Super_7_2022_658x90.jpg

Actions

Fewer hospital beds as region struggles with spike in COVID cases

“My number one concern is hospital capacity"
county hospital data graph.png
Posted at 5:37 PM, Nov 29, 2021
and last updated 2021-11-29 18:36:04-05

BUFFALO, NY (WKBW) — There is a decrease in hospital beds in Western New York region and some leaders say it is due to the spike in COVID cases, but other political leaders are crying foul.

“It’s the county executive himself who has blamed the mask mandate on hospital utilization,” explained Gary Dickson, supervisor, Town of West Seneca.

DICKSON.jpg
Town of West Seneca Supervisor Gary Dickson.

Supervisor Dickson says Erie County Executive Mark Poloncarz is blaming hospital capacity for demanding and issuing a mask mandate at businesses again.

“It’s really only because we have fewer beds now that is causing the big problem. If we had maintained those beds, we would not have the problem now,” claims Dickson.

Dickson says “unfortunately” there is a more than 10-percent drop in hospital beds in the county according to data from the U.S Department of Health and Human Services and it has left hospitals “vulnerable”.

Governor Kathy Hochul has announced urgent action to boost hospital capacity. The state Department of Health would be permitted to limit non-essential and non-urgent scheduling of hospital procedures.

Gov BED CAPACITY .jpg
Governor Kathy Hochul announcing hospital bed capacity issues.

“We know exactly the hospitals we’re talking about — probably 32 to 36 hospitals right now fall into that category of having ten percent or less bed capacity,” Hochul explained.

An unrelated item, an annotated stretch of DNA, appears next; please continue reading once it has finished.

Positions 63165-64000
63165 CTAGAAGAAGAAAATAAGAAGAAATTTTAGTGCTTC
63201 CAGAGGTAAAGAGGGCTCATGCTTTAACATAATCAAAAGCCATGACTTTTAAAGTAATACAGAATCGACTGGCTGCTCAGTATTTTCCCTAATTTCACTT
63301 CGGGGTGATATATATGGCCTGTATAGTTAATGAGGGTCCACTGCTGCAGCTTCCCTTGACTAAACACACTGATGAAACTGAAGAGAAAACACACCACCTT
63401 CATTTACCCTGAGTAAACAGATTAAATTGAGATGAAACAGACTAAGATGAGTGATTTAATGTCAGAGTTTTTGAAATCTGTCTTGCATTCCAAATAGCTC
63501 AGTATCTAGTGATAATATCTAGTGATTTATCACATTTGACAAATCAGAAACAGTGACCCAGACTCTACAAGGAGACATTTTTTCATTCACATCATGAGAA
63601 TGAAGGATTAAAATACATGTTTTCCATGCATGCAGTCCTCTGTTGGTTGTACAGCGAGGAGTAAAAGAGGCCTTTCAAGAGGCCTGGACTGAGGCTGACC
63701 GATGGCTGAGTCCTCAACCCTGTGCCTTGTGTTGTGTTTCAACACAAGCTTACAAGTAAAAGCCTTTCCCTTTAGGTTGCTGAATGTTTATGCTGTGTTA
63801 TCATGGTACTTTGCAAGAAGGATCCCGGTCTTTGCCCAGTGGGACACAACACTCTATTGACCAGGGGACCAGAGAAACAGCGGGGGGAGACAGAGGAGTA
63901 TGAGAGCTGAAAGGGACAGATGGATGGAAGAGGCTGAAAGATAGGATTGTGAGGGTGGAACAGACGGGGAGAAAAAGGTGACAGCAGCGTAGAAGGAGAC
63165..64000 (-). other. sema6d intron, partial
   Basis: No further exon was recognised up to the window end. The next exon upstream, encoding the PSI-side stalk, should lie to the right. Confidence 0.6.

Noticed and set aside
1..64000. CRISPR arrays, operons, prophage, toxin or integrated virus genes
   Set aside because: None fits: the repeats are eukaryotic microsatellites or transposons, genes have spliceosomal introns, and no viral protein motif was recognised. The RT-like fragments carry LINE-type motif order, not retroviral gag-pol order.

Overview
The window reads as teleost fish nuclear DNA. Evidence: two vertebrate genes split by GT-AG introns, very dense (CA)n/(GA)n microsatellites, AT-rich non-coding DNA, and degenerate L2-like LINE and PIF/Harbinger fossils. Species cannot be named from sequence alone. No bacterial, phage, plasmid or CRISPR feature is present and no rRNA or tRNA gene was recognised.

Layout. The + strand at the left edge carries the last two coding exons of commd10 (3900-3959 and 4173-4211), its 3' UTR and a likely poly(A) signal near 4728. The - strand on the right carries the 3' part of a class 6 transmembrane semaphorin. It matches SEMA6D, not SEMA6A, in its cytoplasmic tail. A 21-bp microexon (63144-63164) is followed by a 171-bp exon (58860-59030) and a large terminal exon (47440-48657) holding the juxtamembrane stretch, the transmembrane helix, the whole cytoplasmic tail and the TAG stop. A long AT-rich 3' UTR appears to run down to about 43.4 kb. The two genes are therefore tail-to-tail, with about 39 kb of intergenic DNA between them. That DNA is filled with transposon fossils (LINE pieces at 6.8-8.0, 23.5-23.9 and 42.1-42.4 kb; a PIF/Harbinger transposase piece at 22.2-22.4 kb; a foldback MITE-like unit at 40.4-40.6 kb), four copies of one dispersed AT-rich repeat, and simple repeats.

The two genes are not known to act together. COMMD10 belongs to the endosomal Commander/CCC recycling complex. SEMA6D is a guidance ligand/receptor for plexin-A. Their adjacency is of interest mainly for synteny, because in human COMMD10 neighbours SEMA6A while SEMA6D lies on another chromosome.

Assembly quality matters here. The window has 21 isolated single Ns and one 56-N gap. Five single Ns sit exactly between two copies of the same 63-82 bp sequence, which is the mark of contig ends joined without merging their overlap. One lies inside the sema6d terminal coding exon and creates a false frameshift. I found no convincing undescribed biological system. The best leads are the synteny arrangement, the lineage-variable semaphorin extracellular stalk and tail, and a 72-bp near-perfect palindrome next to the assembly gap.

Governor Hochul addressing the issue Monday afternoon saying hospitalizations are going up and it is very “concerning”.

“My number one concern is hospital capacity,” Hochul declared.

But Supervisor Dickson and State Senate Republican Minority Leader Rob Ortt say they believe it hospital staffing issues is the problem, not just COVID cases.

ORTT.jpg
State Senate Republican Minority Leader Rob Ortt.

“I’d like to know how much of the capacity issue is related to staffing shortages verses actually not having enough beds and also how much of it is related to COVID specific,” replied Ortt.

Senator Ortt tells 7 Eyewitness News he plans to press the Governor on how much of the capacity issue is related to staffing shortages.

“We will be pressing them this week actually — myself, and I know members of the Assembly will be sending a letter to the governor and Department of Health requesting some of this data,” Ortt responded.

“A bed without staff is useless and it says nothing about the actual capacity of the system,” Dickson remarked.

Ortt says he believes there are fewer health care workers due to Governor Hochul's vaccine mandate.

“That’s a result of Governor Hochul’s policies on vaccine mandates for that staff — she’ can’t blame that on anybody else,” Ortt replied.

But Hochul says she's not backing down on her mandate.

HOCHUL ORDER .jpg
Governor Kathy Hochul explaining how order works for hospital capacity.